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Heating oil explained  

Heating oil is made from crude oil

Heating oil is a petroleum product refined from crude oil.

Heating oil and diesel fuel are closely related products called distillates. Heating oil is a distillate fuel sold mainly for use in boilers, furnaces, and water heaters.

A photograph of heating oil being delivered to a home

Heating oil delivery

Source: Stock photography (copyrighted)

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Heating oil is dyed red.

The Internal Revenue Service (IRS) requires heating oil and other distillate fuels that are not for highway use to be colored with a red dye. The red color identifies the fuel as exempt from the federal, state, and local taxes applied to fuels sold for use on public roadways and as illegal for use in vehicles that normally operate on roadways.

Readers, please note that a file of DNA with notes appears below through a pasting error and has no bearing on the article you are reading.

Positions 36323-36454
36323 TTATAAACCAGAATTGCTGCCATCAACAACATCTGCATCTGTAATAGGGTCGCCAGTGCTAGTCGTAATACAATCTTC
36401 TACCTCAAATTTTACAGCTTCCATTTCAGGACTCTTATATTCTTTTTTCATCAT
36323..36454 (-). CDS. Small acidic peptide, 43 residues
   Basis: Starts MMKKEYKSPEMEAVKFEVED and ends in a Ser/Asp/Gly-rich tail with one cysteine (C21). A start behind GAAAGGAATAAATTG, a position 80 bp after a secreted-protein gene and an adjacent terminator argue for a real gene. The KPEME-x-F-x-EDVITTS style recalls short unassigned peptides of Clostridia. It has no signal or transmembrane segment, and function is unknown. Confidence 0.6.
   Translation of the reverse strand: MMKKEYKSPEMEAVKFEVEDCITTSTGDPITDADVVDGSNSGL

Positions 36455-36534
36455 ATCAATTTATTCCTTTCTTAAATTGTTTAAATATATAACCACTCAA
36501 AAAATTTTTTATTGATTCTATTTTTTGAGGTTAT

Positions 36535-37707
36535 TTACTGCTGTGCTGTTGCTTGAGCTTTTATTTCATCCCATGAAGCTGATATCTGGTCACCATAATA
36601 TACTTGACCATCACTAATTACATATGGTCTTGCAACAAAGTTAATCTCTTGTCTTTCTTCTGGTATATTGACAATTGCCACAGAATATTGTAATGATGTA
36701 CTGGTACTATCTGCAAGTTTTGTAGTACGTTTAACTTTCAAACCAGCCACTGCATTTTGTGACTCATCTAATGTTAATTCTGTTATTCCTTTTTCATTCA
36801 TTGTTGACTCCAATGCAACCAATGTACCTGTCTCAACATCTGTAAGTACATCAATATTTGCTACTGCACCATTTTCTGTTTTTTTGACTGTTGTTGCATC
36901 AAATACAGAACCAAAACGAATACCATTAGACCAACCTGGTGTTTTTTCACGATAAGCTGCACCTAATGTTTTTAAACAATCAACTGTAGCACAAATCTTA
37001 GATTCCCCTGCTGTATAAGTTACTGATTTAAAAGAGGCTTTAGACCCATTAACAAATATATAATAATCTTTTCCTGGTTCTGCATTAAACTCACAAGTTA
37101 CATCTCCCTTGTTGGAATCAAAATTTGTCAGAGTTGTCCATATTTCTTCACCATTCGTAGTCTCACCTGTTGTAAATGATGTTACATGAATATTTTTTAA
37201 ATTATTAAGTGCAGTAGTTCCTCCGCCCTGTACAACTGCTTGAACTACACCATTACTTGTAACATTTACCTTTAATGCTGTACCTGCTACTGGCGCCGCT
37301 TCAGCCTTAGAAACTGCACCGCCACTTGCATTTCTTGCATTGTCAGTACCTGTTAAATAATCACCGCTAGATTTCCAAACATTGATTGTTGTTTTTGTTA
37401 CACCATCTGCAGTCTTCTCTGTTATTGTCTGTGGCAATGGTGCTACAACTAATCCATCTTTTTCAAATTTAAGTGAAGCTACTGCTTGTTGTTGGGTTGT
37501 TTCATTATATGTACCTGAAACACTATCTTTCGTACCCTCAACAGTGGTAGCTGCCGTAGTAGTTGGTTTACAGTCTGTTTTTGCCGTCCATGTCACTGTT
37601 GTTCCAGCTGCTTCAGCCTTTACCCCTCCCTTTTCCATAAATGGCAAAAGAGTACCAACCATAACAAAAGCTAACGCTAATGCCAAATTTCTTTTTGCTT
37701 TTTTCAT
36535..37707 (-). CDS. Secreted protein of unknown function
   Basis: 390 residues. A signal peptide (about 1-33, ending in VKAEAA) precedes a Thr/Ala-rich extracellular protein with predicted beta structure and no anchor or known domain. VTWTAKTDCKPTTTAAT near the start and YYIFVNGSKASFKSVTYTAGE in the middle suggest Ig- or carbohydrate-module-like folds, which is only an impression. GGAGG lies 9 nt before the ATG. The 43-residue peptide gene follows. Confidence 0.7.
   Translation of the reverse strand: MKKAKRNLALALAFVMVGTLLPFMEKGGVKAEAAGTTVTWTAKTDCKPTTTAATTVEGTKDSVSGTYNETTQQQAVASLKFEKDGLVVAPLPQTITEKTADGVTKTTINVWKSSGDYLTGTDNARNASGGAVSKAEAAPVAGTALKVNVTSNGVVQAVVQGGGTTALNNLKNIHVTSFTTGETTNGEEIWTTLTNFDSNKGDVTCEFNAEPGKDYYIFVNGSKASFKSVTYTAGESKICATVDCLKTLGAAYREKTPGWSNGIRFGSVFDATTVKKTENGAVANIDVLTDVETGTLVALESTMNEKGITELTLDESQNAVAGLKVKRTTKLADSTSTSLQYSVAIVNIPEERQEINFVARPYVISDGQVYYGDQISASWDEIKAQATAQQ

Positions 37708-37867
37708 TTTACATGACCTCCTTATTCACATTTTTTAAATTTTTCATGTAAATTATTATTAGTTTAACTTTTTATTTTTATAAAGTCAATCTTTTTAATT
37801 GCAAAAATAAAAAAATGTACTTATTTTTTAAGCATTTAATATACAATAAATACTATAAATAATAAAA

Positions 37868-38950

Most U.S. residential sector and commercial sector heating oil consumption occurs in the New England and the Central Atlantic regions (PDF) of the country. In 2012, New York became the first state to require ultra-low sulfur heating oil (ULSHO)—heating oil to have a sulfur content of 15 parts per million or less. Delaware and New Jersey transitioned to OLSHO in 2016, and all six New England states transitioned to ULSHO on July 1, 2018.

Last updated: October 11, 2019